4) First Dude (8-1) is, as you probably know, named after Sarah Palin's husband, and as such, I freely admit that I'm biased against him and his owner (mostly the owner I guess, I suppose it's not the horse's fault [though they are, as I recently said, fooled easily]) and want him to lose. So maybe it's because of that that I called him faint-hearted, which drew this brief but pointed response from a reader: Alan, First Dude is not faint-hearted. Not in the least...and prompted the horse himself to write:
There is nothing "faint hearted" about me, I am still learning. Look for me in the winner's circle.
And we'd like to hear more directly from the equine participants themselves here. Anyway, I went back for a second look and OK, maybe I'm letting my personal feelings get in the way. So maybe I should refudiate those sentiments. After all, losing by 3/4s to Lookin At Lucky ain't too shabby; the Belmont distance is always an automatic excuse as far as I'm concerned; and he again succumbed to Baffert's absent colt in the Haskell. I mentioned above about Miner's Reserves chances to outrun First Dude early; but remember that Dale Romans adds blinkers here in an attempt to further sharpen his speed. Still not convinced he has what it takes to beat these, especially with the added distance. But I'm upgrading his chances to hang for a share.

5) A Little Warm (7-2) has been out of the money just once in his nine career starts. Consistency and versatility are no questions to this son of Stormin Fever, but class is. He's strictly a Grade 2 animal it seems, and got an excellent trip which helped him win the Jim Dandy. Also can't be too excited about his trainer Anthony Dutrow's remark that "he may have run as fast as he could run" in the Jim Dandy. And that "Good means good, it doesn't mean a winner. I hope he's a winner." Not that enthusiastic, is he? Never hear his brother talk like that. I dunno, the horse is real solid as I said, but just not that enthusiastic about him in this spot as the favorite.

6) Ice Box (10-1) has been nowhere in his two post-Derby starts; far more disappointing than the Belmont was his never-in-it 7th in the Haskell. Of course, I wasn't even that wild about his Derby given the 53 4/5 seconds it took him to cover the last half mile. Firmly opposed.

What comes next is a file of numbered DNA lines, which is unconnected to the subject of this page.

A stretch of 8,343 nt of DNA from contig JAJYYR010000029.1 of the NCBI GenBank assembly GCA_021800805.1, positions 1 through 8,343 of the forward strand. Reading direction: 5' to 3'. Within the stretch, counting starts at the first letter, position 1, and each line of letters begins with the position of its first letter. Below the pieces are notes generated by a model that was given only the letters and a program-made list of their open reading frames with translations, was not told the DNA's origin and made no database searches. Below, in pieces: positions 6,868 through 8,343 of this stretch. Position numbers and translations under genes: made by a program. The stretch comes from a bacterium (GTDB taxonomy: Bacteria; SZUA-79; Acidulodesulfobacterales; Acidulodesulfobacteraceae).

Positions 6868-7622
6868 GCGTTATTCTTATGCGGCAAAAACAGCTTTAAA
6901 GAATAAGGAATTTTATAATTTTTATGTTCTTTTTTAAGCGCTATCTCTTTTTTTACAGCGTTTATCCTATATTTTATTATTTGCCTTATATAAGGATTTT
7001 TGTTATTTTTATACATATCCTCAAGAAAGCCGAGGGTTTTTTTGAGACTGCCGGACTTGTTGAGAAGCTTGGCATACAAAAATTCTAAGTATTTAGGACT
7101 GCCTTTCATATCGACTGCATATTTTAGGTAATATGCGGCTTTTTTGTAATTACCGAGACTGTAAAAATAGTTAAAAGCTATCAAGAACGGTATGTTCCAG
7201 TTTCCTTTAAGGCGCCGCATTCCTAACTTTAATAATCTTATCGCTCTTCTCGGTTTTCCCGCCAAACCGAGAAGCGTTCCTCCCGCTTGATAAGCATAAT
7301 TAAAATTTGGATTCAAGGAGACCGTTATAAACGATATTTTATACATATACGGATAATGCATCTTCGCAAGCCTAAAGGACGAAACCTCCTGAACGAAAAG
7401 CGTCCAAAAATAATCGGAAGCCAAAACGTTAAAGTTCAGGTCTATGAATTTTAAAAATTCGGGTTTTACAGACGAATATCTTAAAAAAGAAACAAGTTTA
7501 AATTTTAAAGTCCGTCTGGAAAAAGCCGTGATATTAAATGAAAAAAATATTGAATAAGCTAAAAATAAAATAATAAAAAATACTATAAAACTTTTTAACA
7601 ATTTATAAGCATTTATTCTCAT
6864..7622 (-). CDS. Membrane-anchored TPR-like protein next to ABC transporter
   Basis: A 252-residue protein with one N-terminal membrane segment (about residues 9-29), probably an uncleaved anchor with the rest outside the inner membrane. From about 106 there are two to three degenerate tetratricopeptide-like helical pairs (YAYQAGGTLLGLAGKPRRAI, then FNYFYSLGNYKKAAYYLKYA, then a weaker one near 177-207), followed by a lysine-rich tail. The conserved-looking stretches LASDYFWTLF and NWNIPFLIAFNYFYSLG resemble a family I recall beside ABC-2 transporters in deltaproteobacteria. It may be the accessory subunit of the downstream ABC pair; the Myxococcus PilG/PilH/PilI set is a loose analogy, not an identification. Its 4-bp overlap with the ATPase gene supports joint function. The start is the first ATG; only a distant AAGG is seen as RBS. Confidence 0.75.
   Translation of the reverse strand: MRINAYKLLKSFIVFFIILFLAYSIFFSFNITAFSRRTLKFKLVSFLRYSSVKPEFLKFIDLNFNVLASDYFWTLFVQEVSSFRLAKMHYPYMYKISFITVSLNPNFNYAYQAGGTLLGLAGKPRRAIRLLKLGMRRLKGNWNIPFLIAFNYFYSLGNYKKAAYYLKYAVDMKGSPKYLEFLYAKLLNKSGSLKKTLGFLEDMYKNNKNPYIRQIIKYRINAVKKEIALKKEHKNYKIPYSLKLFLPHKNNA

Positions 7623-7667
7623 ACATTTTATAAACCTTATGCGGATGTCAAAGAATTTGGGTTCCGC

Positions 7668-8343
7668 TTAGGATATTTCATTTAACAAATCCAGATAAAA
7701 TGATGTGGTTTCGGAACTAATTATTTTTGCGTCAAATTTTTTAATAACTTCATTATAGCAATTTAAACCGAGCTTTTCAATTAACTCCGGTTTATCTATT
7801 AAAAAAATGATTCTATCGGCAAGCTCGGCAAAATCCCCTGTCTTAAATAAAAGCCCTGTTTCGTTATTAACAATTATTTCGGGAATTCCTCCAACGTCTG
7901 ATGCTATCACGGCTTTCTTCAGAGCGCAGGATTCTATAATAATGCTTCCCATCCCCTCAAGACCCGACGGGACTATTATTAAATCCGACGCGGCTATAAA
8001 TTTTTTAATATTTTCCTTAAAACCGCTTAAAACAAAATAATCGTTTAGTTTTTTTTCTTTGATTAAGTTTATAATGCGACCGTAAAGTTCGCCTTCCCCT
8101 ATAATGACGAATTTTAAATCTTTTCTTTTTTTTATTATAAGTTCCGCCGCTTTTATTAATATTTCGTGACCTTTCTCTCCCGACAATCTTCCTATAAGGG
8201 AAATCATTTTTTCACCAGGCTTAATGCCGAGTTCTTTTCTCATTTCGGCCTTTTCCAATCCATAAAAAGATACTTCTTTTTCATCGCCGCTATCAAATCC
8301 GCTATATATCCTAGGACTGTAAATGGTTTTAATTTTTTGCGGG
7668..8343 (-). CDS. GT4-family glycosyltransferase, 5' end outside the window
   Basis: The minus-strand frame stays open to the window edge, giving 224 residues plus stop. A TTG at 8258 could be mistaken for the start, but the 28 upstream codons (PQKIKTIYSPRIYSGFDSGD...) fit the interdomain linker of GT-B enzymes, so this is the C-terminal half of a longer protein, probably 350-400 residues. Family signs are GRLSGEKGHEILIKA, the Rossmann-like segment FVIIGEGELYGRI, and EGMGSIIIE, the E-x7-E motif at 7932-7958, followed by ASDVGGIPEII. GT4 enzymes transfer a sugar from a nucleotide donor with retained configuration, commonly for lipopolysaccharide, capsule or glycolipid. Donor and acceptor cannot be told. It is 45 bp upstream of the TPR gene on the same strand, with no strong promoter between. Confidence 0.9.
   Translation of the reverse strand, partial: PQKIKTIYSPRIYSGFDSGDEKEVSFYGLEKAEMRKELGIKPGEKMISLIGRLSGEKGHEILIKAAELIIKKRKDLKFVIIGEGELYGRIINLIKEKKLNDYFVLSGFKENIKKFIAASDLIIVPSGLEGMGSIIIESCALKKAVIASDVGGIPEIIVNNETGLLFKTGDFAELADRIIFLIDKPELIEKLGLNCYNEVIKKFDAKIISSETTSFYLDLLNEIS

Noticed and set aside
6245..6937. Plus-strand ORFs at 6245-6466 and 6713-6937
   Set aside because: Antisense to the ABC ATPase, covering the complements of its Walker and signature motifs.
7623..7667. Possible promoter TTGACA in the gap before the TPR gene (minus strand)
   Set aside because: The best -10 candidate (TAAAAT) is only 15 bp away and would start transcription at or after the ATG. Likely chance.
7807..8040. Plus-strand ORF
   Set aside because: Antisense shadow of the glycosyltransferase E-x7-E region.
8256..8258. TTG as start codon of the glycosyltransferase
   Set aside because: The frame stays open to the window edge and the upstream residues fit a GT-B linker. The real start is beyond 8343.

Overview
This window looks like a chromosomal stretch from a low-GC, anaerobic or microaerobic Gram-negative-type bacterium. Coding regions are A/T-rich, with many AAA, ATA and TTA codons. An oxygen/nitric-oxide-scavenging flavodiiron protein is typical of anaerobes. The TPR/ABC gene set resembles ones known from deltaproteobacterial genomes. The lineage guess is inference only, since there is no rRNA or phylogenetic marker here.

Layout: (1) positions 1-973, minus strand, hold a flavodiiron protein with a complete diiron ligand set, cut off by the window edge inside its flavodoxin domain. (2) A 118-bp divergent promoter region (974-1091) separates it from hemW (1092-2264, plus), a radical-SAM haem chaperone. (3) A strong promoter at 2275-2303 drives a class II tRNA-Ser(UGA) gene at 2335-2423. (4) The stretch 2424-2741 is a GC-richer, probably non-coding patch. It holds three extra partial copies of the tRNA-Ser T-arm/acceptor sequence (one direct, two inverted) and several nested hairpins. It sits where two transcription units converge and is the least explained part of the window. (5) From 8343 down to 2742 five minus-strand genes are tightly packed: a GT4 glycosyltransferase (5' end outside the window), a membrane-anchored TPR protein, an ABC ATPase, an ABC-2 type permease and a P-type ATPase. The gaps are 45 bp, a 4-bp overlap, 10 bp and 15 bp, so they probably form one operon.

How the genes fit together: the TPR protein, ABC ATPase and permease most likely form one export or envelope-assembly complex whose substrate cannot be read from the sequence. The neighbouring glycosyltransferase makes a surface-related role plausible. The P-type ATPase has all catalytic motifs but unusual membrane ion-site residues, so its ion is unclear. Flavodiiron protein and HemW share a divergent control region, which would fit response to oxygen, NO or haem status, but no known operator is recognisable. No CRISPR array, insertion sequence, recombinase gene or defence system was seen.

7) Afleet Express (6-1) is another, like A Little Warm, who has never run a bad race - he had a poor start in the only race out of his six career starts in which he finished out of the money. He moved forward markedly after a few months off earlier this year, and you always like to see development like that. Still, his Pegasus win at Monmouth came against the B C squad; and while he finished up well for third in the Jim Dandy, his gains came late after he saved ground most of the way. Another one who seems pretty solid but who just doesn't generate much enthusiasm in this corner. In fact, I think he'd be an underlay at his morning line.

8) Fly Down (8-1) was 9-5 in the Jim Dandy and was just never in it at all; forget about that trouble line; I don't believe he was finishing better than 5th anyway. In fact, he had cut the corner on Afleet Express and Friend or Foe and passed them for third in upper stretch before those two passed him back. You look back at his two two-turn wins, and they were slow races with lethargic come-home times in which he defeated the 1-for-9 First Dude. And I personally don't even consider his second place finish in the Belmont to be a plus, the way they were all staggering home at a distance far beyond their capabilities. Standing firmly against.

9) Friend or Foe (15-1) was taking quite a step up in the Jim Dandy; in only his 4th career start, he was stepping up from state-bred competition and trying two turns for the first time. Considering that, it was a remarkable effort. You could have written him off just for being as wide as he was on the first turn, and ripped up any tickets with his number on it when he was wide on the second after attending the honest pace on the backstretch. Still, he finished well, battling Afleet Express for the show spot until the end. Stuck on the outside again, but has tactical speed and a longer run to the first turn. Son of Friends Lake out of an Unbridled mare would surely have to step up again in order to get home first, and there's nothing in particular about his pedigree that makes one believe the extra distance will help. But surely seems worth a look at those long odds.